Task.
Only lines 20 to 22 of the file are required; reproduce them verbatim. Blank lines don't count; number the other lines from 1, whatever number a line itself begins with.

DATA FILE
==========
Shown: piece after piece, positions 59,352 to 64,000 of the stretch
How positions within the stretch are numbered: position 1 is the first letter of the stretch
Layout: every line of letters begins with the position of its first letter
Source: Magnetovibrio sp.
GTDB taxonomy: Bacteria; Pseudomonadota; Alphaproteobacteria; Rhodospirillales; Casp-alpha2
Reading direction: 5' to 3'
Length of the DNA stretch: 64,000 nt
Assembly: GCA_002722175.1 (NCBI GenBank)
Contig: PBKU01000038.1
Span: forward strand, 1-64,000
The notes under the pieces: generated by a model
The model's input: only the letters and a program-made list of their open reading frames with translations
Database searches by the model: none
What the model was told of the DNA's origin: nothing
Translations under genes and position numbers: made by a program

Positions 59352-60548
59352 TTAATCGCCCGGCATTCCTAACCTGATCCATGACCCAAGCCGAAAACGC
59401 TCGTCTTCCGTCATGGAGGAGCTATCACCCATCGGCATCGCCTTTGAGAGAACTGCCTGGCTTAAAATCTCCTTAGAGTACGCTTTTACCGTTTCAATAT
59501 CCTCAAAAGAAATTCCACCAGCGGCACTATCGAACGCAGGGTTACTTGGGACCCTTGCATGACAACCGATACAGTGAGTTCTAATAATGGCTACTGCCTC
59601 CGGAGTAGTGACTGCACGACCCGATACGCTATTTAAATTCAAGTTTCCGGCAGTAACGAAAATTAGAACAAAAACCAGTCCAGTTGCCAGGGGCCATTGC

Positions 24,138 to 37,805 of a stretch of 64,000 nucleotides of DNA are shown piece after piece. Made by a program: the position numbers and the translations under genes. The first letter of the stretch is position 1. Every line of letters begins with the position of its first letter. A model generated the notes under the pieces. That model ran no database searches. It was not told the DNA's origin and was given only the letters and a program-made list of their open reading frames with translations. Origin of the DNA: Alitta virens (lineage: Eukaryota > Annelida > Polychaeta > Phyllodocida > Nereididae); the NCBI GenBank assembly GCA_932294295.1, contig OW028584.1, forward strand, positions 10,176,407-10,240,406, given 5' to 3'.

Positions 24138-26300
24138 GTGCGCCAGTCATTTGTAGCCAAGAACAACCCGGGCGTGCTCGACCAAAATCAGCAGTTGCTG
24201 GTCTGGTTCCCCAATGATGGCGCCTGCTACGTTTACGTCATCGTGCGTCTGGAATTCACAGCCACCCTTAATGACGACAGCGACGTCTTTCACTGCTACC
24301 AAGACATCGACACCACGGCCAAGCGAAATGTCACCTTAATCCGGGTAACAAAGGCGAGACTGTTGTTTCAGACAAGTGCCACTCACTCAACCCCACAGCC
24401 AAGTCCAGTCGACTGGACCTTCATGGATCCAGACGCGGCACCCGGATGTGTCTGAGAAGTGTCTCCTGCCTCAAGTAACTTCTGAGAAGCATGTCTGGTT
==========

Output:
59601 CGGAGTAGTGACTGCACGACCCGATACGCTATTTAAATTCAAGTTTCCGGCAGTAACGAAAATTAGAACAAAAACCAGTCCAGTTGCCAGGGGCCATTGC

Positions 24,138 to 37,805 of a stretch of 64,000 nucleotides of DNA are shown piece after piece. Made by a program: the position numbers and the translations under genes. The first letter of the stretch is position 1. Every line of letters begins with the position of its first letter. A model generated the notes under the pieces. That model ran no database searches. It was not told the DNA's origin and was given only the letters and a program-made list of their open reading frames with translations. Origin of the DNA: Alitta virens (lineage: Eukaryota > Annelida > Polychaeta > Phyllodocida > Nereididae); the NCBI GenBank assembly GCA_932294295.1, contig OW028584.1, forward strand, positions 10,176,407-10,240,406, given 5' to 3'.

Positions 24138-26300